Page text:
Operating in Utah and Idaho, Intermountain has 750,000 members enrolled in the organization's health plan, SelectHealth, and the integrated health system features a 22-hospital network on the provider side. Intermountain's involvement with its own health plan stretches back three decades.
Poulsen, the senior vice president and chief strategy officer at Intermountain, says one-third of its healthcare services are tied to value-based payment, and the organization is seeking to double that figure.
"We call our program shared accountability as opposed to accountable care. It's partly the lifestyle of our patients, but it is also medical decisions designed to consume healthcare in the right way—the providers of healthcare have to be fully engaged. When we put those two together, we think we have something really powerful."
Intermountain is engaging providers to generate value by holding them accountable to total-cost-of-care budgets, Poulsen says.
"We create budgets that are essentially regional. We distribute accountability to four geographies, with a risk-adjusted budget for each region. Then the team in each region—doctors, hospitals, ancillary services, care managers—works together within their budget. There are rewards if quality and service measures are met at the team level. We believe value-based care is a team sport. We do not anticipate financial incentives will change any provider's behavior. Instead, financial incentives are simply a nod to the fact that doing the right thing will come with a cost in some cases," such as a lost opportunity to increase volume.
On a monthly basis in each region, Intermountain's Geographic Committees—which are composed of physicians, hospital administrators, actuarial specialists, and data analysts—gauge performance of the four budgetary regions and compare that to other value-oriented organizations recognized for operating with best practices. "They identify weak links and fix them. This is a way to get that information out in a transparent, actionable way," Poulsen says.
Intermountain's shared accountability approach to providing managed care services for 700,000 patients is sustainable financially, he says, noting revenue is outpacing costs. "The margin varies significantly by type of patient: Medicare, Medicaid, and commercial are all part of this group of 700,000. Overall, there is a 2% to 3% margin."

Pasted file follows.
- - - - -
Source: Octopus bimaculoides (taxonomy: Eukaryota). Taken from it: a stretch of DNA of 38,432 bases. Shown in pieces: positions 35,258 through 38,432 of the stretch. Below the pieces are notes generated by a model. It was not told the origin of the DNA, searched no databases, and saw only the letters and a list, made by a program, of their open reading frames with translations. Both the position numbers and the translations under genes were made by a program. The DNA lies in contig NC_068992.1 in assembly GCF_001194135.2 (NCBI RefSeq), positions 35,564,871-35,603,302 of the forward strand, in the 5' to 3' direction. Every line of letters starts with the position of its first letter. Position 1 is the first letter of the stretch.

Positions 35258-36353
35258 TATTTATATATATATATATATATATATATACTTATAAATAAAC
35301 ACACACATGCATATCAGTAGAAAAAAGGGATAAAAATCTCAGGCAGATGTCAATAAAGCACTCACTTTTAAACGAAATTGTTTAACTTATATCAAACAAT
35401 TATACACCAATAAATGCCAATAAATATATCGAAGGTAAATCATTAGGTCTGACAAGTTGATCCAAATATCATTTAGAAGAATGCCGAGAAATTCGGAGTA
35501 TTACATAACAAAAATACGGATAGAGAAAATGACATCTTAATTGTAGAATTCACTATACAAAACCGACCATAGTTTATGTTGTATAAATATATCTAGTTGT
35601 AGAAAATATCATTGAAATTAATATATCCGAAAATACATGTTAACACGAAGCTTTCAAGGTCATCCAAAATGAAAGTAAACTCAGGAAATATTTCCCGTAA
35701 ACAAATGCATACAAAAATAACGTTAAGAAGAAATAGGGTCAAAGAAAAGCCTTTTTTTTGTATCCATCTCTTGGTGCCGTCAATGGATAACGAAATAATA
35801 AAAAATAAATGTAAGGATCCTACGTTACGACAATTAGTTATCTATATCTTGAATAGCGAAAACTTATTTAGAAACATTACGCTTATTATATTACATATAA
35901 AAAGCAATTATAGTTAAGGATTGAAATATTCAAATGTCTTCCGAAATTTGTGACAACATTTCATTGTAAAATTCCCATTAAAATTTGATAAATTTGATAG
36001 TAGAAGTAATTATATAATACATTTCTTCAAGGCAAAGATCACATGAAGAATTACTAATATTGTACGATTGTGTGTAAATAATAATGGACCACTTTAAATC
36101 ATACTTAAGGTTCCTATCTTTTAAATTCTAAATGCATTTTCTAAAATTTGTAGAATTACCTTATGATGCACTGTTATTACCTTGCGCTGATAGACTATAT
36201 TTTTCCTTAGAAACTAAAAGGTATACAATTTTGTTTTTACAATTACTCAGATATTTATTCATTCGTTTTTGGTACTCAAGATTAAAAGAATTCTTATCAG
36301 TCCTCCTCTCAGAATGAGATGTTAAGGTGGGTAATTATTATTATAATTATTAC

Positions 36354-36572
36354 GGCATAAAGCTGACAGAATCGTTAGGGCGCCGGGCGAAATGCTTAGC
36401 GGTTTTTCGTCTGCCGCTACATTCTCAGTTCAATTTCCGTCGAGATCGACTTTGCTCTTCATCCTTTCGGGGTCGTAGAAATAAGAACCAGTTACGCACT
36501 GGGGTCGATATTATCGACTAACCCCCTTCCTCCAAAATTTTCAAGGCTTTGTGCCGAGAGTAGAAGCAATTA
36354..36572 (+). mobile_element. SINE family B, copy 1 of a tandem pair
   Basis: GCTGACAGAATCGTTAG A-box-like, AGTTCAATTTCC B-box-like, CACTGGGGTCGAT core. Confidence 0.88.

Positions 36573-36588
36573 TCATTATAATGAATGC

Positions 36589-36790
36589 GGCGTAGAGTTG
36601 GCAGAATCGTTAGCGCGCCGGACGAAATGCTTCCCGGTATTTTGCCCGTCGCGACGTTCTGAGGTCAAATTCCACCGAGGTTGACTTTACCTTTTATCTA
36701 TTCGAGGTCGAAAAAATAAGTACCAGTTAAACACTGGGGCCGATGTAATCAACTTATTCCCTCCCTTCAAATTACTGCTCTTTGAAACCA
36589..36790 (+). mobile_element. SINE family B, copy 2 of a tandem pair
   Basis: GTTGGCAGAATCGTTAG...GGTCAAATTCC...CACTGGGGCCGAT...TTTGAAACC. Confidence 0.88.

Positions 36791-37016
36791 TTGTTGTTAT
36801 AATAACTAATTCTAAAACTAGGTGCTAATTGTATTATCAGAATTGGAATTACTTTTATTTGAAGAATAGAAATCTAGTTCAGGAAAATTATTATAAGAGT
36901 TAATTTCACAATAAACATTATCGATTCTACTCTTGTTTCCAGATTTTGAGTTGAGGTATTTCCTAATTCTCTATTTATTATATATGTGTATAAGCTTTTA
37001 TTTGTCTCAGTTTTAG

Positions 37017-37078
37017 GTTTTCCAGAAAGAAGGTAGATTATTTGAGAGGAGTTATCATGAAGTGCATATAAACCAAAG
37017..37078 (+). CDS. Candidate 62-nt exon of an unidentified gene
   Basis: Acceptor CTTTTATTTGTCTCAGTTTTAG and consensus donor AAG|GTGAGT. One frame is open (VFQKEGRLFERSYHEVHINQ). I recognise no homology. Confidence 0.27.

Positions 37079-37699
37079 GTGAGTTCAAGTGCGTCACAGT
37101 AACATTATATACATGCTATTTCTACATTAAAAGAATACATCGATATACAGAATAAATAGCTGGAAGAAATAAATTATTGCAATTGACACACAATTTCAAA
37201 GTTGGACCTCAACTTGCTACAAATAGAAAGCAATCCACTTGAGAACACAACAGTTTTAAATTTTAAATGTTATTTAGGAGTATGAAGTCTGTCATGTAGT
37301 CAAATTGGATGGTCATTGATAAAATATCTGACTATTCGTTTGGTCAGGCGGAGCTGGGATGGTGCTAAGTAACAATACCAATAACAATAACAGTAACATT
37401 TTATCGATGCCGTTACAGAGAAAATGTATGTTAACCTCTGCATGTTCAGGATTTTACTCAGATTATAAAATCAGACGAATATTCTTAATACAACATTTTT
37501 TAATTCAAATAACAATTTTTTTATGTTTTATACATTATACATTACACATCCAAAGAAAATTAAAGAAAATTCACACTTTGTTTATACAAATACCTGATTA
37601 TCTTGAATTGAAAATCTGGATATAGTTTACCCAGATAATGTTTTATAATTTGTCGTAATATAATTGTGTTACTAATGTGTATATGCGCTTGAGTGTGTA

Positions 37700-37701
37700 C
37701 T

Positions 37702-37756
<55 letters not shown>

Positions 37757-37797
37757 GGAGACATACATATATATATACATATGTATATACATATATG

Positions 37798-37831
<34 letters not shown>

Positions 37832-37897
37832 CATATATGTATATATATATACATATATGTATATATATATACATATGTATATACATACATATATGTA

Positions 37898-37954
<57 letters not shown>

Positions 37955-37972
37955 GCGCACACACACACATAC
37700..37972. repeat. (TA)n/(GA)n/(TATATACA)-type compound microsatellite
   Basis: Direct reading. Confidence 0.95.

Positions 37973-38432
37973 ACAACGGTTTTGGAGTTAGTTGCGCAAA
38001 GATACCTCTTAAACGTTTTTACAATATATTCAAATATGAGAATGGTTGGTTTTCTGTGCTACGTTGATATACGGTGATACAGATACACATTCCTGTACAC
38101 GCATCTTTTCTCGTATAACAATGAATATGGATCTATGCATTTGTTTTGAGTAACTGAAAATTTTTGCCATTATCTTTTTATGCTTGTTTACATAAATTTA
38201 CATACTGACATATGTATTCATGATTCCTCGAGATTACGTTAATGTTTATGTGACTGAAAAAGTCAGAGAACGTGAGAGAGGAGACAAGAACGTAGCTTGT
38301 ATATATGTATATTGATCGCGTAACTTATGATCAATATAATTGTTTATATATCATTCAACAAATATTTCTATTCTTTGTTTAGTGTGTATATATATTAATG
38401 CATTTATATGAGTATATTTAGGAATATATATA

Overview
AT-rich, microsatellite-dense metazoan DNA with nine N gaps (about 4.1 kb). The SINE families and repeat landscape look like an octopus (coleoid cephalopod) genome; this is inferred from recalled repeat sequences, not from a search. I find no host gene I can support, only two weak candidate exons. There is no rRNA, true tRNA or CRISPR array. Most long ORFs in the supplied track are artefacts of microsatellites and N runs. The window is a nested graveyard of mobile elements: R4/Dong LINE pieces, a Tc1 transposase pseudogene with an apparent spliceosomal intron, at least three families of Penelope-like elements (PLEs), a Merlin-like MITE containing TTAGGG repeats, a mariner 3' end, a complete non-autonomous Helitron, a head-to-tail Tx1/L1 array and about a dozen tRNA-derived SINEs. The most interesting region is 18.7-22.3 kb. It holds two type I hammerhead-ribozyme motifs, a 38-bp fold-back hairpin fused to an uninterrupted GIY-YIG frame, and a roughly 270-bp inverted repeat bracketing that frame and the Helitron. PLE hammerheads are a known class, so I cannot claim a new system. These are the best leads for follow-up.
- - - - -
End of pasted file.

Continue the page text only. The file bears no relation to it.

The primary metric Intermountain uses to assess the cost-effectiveness of its managed care efforts is total cost of care, Poulsen says. "We have been focused on total cost of care as a legitimate measure of public benefit for a long time, and population metrics suggest that our populations look pretty good on those metrics."
In the decade before passage of the PPACA, Utah was among the lowest-cost states for healthcare services, according to CMS. In 2009, the state posted the lowest annual per capita cost of care in the country at $5,031.
Local and national leadership
With its vision for a value-based healthcare future, a track record in care delivery innovation, and market power in northern New England, Lebanon, New Hampshire–based Dartmouth-Hitchcock Health has taken a regional and national leadership role in the adoption of value-based payment models.
The academic medical center includes a main hospital, a children's wing, a cancer center, an association with the Geisel School of Medicine at Dartmouth, and community group practices. About half of the health system's revenue is tied to value-based payment models, and it plans to increase that figure to 70% within two years, according to President and CEO James N. Weinstein, DO, MS.
Christopher Cheney is the senior clinical care editor at HealthLeaders.